Many job applicants want to know whether their prospective employer can run a background check on them (whether the background check is for criminal convictions or serious credit problems, such as bankruptcy). If running a background check on job applicants is illegal under federal background check law or your state’s background check laws (such as California background check law), the employer should not be running one. This guide will primarily address federal law for whether an employer can run the background check; the disclosures they have to make if they run one; limits on their ability to run one; and penalties if they illegally run a background check.
Can employers run background checks without permission?
Under federal law, employers must notify job applicants if they plan to run a background check on a job applicant. This notification must clearly state that the report is for employment purposes, and the notification must relate only to background checks. In other words, the notification must be a standalone document.
What if you fail your background check?
Under federal law, before an employer decides not to hire a job applicant based on a background check, it must provide what is called a “pre-adverse action letter” to the applicant that includes a copy of the background check report and a statement of rights.
The employer must provide a “reasonable” time to permit the job applicant to respond to this letter.
If the applicant does not respond, the employer can officially not hire the applicant. It must provide the applicant with a written notice that explains that the applicant is not being offered a job based on information found in a background check.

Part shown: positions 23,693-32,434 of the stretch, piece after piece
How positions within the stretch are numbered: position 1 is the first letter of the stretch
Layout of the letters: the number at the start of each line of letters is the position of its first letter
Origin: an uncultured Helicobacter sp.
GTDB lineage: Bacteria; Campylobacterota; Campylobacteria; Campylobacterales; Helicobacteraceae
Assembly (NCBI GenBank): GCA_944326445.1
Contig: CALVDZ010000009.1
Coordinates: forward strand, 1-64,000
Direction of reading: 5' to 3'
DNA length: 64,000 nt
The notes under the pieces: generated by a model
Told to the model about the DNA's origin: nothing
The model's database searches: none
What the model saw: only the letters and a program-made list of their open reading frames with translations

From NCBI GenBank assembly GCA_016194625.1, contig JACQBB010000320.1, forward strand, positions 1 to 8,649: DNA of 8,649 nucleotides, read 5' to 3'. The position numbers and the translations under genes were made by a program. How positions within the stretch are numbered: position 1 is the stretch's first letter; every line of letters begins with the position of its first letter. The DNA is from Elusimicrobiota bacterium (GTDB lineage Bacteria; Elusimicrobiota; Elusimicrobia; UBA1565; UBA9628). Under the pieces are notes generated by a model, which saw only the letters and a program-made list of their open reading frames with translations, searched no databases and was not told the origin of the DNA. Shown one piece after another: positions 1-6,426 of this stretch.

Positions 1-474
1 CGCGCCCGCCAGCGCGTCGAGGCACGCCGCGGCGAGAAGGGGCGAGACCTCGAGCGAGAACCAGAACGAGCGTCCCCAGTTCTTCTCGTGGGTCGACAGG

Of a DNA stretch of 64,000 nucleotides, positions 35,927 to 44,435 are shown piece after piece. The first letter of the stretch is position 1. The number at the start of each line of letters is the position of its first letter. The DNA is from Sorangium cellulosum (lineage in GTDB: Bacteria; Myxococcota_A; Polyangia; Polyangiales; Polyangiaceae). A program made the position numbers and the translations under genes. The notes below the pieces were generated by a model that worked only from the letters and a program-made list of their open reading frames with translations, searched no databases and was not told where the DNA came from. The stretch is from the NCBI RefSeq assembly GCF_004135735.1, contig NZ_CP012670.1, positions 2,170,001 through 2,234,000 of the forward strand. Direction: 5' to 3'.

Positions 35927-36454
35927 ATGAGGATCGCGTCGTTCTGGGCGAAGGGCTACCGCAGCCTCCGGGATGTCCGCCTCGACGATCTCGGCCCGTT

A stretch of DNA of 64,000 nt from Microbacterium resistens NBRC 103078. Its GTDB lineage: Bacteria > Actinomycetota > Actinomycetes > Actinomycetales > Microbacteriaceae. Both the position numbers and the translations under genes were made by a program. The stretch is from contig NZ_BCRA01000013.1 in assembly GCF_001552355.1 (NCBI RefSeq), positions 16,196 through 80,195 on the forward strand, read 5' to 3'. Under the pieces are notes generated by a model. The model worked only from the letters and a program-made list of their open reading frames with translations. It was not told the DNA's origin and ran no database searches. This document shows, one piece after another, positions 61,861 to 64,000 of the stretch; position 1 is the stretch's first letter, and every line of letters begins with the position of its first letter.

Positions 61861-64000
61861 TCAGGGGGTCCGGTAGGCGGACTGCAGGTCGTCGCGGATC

Can employer ask about criminal history on a job application (2022)?
Under federal background check law, an employer is permitted to ask a job applicant about their criminal history. But many state laws prohibit employers from asking. A good background check attorney will generally advise you that if it’s legal for your employer to ask, it’s better to be truthful up front about your criminal history. If the employer sees your your other positive traits, the conviction shouldn’t matter, and it’s often better to find an employer that is okay with it, rather than getting a job by failing to disclose criminal history, only to have the employer find out about it later and fire you.
You may not, however, need to disclose the following because employers are generally not allowed to consider them in making a hiring decision:
- Arrests not followed by convictions
- Referral to a diversion program
- Dismissed convictions
- Sealed convictions
- Expunged convictions
What are the penalties and damages if an employer violates background check laws?
For a federal background check law violation, you may be entitled to reimbursement for harm caused by the violation (or “actual damages”), such as lost wages. Even in the absence of actual harm, you may be entitled to up to $1,000 per violation (or “statutory damages”), and attorneys’ fees and costs. A good background check attorney may be able to convince the court to award you punitive damages to punish the employer or prospective employer for the background check violations.